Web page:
The Construction Centre Group Limited V The Highland Council (Part I)

Decision should be enforced by summary decree (judgment) notwithstanding any subsequent arbitration and its amount should not be reduced by setting off the employer's counterclaim where it failed to raise the counterclaim before the adjudicator

Scotland, Outer House, Court of Session
Lord Macfadyen
23 August 2002
The adjudicator decided that the employer should pay the contractor a specified sum of money. The contractor applied to the court for the enforcement of the decision (in the Scottish courts) by way of summary decree (judgement). The employer opposed the enforcement of the decision on two grounds.
The first ground was that there was an incompatibility between such a decree and the provisional nature of the decision and that the granting of such a decree would prevent any arbitrator from making an award of a lesser sum than the amount of the adjudicator's award. Lord Macfadyen  rejected this ground on the basis that the decree would (merely) represent the enforcement of the employer's obligation to make payment in accordance with the adjudicator's provisional determination and that to stay the court proceedings pending arbitration (in accordance with the employer’s application) would be to ignore the contract’s provisions that the decision was to be implemented pending the dispute’s final resolution by arbitration.
The second ground was that there is nothing in the Construction Act 1996 or in the contract to suggest that a defendant was to be deprived of its entitlement to exercise a right of retention in respect of its counterclaim for liquidated damages to be set-off against the sum awarded after the decision’s issue. Lord Macfadyen rejected this ground on the basis that the employer was not deprived of its right of retention or set-off in respect of liquidated damages but lost it by not advancing it before the adjudicator (which it could have done without the need for a section 111 withholding notice), that the adjudicator would have been obliged to address the question of the right of retention in the event of the employer having advanced it before him and that it would have been inconsistent with the enforceable quality of the decision conferred by the Act to allow the right to be advanced as a defence to an action to enforce the decision.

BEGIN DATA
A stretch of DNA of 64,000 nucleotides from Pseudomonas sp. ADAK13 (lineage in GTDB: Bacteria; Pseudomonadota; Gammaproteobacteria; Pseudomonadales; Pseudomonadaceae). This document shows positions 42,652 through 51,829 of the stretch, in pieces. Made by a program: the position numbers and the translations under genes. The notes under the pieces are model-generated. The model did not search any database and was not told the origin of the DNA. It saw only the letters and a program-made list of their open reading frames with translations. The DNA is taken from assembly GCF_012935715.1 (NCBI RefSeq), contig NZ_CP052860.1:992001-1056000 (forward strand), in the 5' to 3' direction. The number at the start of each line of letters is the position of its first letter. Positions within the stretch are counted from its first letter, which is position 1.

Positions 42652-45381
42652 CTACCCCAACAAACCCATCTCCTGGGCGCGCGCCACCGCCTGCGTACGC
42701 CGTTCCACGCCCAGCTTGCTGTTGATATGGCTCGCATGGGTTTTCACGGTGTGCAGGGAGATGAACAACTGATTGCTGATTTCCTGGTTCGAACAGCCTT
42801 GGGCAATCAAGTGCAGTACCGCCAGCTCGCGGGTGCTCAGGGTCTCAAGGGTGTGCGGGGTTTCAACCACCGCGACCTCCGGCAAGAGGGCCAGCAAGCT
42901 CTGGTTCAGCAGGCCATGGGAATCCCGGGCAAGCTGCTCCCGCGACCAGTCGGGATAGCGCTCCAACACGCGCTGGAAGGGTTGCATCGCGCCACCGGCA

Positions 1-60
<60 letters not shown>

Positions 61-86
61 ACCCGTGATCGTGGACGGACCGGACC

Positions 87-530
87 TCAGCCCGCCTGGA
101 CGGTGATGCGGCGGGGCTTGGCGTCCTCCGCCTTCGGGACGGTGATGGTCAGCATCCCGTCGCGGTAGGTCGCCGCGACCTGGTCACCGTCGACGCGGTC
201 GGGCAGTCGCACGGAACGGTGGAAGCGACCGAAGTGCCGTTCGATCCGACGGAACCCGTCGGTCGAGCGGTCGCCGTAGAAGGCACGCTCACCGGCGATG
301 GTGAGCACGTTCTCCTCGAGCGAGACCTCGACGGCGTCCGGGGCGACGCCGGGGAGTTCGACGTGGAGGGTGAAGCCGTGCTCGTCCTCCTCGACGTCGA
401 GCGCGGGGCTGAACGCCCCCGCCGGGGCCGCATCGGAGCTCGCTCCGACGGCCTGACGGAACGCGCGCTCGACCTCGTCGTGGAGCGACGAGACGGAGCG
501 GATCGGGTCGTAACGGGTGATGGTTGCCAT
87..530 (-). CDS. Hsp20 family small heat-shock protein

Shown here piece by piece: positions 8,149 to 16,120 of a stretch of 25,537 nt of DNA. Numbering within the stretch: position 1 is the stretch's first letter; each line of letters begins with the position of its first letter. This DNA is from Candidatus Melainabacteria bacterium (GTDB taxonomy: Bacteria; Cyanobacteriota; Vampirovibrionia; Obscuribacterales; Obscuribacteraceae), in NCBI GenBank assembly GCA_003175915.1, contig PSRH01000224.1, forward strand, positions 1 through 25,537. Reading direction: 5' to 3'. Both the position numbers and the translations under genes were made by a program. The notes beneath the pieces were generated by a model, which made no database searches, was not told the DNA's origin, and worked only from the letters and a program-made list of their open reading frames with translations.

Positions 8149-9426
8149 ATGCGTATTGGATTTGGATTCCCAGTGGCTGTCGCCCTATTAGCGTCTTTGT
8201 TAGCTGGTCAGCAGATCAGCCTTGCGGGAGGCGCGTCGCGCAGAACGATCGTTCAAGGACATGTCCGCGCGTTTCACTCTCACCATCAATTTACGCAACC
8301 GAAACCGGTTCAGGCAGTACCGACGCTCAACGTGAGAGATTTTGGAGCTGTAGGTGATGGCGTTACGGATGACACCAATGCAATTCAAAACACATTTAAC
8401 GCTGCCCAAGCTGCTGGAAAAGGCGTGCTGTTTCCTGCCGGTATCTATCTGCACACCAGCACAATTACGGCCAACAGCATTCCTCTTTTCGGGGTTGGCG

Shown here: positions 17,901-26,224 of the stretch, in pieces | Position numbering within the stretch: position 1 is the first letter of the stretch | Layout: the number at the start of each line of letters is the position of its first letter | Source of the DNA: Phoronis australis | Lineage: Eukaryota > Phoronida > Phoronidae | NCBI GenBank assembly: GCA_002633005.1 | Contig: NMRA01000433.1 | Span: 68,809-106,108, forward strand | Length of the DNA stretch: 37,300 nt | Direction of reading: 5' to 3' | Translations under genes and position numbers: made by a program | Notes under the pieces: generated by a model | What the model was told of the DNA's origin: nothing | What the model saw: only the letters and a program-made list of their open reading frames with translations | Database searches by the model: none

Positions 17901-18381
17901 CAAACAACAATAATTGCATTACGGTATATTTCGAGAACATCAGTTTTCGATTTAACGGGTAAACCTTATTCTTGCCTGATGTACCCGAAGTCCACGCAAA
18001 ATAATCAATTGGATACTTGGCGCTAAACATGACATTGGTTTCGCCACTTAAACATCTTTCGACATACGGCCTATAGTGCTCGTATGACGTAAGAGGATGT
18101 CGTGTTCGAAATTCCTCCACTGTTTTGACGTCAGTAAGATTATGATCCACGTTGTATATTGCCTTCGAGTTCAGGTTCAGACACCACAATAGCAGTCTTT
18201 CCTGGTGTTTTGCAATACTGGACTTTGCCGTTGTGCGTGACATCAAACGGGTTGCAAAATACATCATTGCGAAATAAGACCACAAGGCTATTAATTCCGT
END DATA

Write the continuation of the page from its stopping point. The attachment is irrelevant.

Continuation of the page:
Advice Note
The first ground rejected by Lord Macfadyen of an incompatibility between such a decree and the provisional nature of the decision emphasises the policy of the courts throughout the UK that summary judgment (decree) represents the “normal” way of enforcing decisions. The second rejected ground of purported set-off of a counterclaim has been upheld on appeal by the Inner House of the Scottish Court of Session.